... This article is based on a paper presented at the April 5, 1972, meeting of the American Educational Research Association in Chicago. Volume 6 Number 2 Second Quarter 1972 The Journal 0' Creative Behavior Journal had ever published a study on creative thinking, I was surprised though pleased, to find that Elkind, Deblinger, and Adler (1970) had documented what I had long assumed to be true. These investigators tested 32 children ranging from five to 12 years on three creativity measures. Each child was tested twice, once when taken from an ongoing "interesting" task and one when taken from an ongoing "uninteresting" task. When the children expected to return to an "uninteresting" task, they were almost twice as "creative" as they were when they anticipated the resumption of an "interesting" activity. In my teaching and research I had observed this phenomenon hundreds of times. I "knew" that it was true. To me, it was so obvious that it required no documentation. Still, I was pleased to see such documentation. I realize, too, that my deep involvement in creativity research and teaching may also make me unfit to evaluate the status of knowledge on teaching children to think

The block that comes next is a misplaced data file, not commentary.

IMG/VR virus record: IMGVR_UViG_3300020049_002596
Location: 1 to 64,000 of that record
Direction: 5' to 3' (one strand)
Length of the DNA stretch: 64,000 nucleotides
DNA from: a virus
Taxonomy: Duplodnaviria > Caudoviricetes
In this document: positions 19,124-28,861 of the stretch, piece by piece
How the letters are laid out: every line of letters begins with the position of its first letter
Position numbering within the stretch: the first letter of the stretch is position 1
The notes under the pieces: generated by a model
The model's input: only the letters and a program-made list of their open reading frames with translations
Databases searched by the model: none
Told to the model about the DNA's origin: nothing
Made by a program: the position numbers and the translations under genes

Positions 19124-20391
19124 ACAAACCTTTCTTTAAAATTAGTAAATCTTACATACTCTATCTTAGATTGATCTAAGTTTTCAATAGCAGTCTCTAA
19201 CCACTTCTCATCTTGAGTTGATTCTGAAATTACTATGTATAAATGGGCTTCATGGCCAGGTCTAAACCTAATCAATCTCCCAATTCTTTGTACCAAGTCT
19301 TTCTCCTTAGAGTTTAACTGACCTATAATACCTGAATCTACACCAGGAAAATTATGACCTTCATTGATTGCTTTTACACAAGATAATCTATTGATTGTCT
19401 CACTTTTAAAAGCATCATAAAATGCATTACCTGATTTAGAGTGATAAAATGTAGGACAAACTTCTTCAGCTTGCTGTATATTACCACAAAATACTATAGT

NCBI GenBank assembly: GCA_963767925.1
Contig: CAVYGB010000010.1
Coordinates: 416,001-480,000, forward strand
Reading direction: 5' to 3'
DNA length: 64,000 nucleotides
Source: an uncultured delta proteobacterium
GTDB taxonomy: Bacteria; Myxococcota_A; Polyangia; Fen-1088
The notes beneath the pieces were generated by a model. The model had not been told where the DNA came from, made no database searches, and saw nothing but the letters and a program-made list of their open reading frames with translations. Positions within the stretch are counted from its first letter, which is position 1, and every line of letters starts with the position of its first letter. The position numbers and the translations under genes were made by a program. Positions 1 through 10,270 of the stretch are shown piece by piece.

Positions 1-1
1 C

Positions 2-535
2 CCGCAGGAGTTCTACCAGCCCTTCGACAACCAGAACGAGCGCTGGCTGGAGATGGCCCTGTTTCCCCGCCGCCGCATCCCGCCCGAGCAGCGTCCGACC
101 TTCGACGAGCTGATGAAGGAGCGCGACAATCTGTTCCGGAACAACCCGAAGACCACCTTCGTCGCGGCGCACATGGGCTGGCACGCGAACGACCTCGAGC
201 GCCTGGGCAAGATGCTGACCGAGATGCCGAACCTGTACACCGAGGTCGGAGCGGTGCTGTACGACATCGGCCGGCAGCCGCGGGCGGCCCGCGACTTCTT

The Journal of Creative Behavior – Wiley
Published: Jun 1, 1972
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